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Shoplifting Declines at Mulberry's as Owners Try New Approaches

A changed store layout, staff vigilance and calls to the parents of young shoplifters are paying off.

Chad Olcott, co-owner of on Highland Avenue, caught two young shoplifters in his store a few days ago.

Instead of notifying police, Olcott waited until the two elementary school-aged boys left the store with candy in their pockets. Then he confronted them and called their parents.

It's part of Mulberry's three-pronged approach to reducing shoplifting at the market. It seems to be working.

Piedmont Police Det. George Phifer said shoplifting reported to the police department has been “pretty close to nonexistent” in the last two years.

There were no police reports of shoplifting at the store in 2010, he said. Two petty thefts were reported in 2009 and four in 2008.

Olcott said reports are down partly because he doesn’t call police for younger children, who are usually caught stealing candy. Now he calls their parents instead. 

It’s more effective to contact the parents of small children, as he did with the two boys recently, Olcott said. Phifer agreed.

“I think the boys learned a big lesson,” Olcott said. “I don’t doubt they were regretful, and I’d like to believe they won’t do it again.”

Olcott and the Mulberry staff have learned a lot about shoplifting since the market opened three years ago.

The Bon Fare market, which occupied the same space prior to the opening of Mulberry's, allowed only a limited number of unaccompanied children in the store at a time, Olcott said. The store now has an open-door policy. At peak times, scores of young people can swarm the market, which includes a deli and a cafe.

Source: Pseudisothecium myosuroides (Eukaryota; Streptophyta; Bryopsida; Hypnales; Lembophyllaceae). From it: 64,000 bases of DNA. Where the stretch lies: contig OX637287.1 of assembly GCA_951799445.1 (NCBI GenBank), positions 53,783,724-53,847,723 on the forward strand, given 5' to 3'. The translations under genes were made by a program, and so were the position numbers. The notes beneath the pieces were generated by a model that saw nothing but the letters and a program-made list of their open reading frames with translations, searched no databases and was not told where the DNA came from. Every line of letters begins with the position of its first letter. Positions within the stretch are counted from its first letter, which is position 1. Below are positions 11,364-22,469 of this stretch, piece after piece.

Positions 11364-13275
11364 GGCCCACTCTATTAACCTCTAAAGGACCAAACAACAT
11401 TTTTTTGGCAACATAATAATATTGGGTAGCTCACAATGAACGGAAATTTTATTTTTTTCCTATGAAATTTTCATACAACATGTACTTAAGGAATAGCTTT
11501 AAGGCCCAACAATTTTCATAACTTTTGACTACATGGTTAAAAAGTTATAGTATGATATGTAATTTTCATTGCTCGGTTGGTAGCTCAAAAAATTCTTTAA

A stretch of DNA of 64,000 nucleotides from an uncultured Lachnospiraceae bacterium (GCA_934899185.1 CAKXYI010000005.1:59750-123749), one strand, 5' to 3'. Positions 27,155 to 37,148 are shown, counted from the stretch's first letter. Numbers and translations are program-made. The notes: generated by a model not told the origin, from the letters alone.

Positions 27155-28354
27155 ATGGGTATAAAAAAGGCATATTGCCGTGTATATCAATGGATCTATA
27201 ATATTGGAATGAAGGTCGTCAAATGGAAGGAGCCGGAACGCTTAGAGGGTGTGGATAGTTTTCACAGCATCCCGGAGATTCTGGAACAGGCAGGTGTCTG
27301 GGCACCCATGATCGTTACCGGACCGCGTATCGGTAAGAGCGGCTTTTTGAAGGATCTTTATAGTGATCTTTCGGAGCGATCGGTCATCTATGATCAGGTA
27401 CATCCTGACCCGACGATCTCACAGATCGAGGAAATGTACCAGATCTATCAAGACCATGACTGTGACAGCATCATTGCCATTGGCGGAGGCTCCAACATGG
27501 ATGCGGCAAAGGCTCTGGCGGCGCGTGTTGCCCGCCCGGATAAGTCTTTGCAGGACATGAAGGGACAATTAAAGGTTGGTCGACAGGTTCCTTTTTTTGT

At first, Olcott said, he was naïve about the amount of theft that went on. It wasn’t until he and his staff started looking for shoplifters that they saw it happening.

“What’s so depressing about it is … the whole community pays for it” with higher prices, Olcott said.

Olcott didn't want to limit the number of children or teens in the store, but he didn't want shoplifters either.

So, about two years ago, Olcott worked with Piedmont juvenile detectives to change the market's layout in ways that would deter theft. 

With the new layout, eight surveillance cameras and new vigilance from the staff, shoplifting by young children and teenagers has decreased, Olcott said.

The cameras were upgraded to show greater detail about a month ago. The live footage, which shows the entire store layout, is beamed into a back room. 

“Typically it’s our eyes that catch it,” Olcott said, “but it’s our cameras that confirm it.”

It’s not just children who are tempted to take merchandise. Olcott recalled one man who repeatedly ordered a café mocha and then walked out without paying. A woman "who drove a Mercedes" was caught twice on the surveillance cameras putting items in her purse.

In both cases, Olcott called police. The perpetrators haven't been seen in Mulberry's since, he said. 

Olcott said he believes most teens and young children are honest and wouldn’t steal but that some theft is “the nature of the beast.”

“I think they like Mulberry’s and are starting to have a sense of pride in their local grocery store,” he said.

Tim Q. Cannon March 14, 2011 at 04:19 PM
kids often are the ones targeted, when you might be surprised how many adults are guilty of shoplifting; for example, where I shop, I regularly see the same two so-called professionals munching their way through the bulk bins, picking a handful of grapes or dates and tossing them down..and the cost to the store is the same or higher as a candy bar stuffed in a kid's pocket. Managers often don't view it the same, but it' still stealing.

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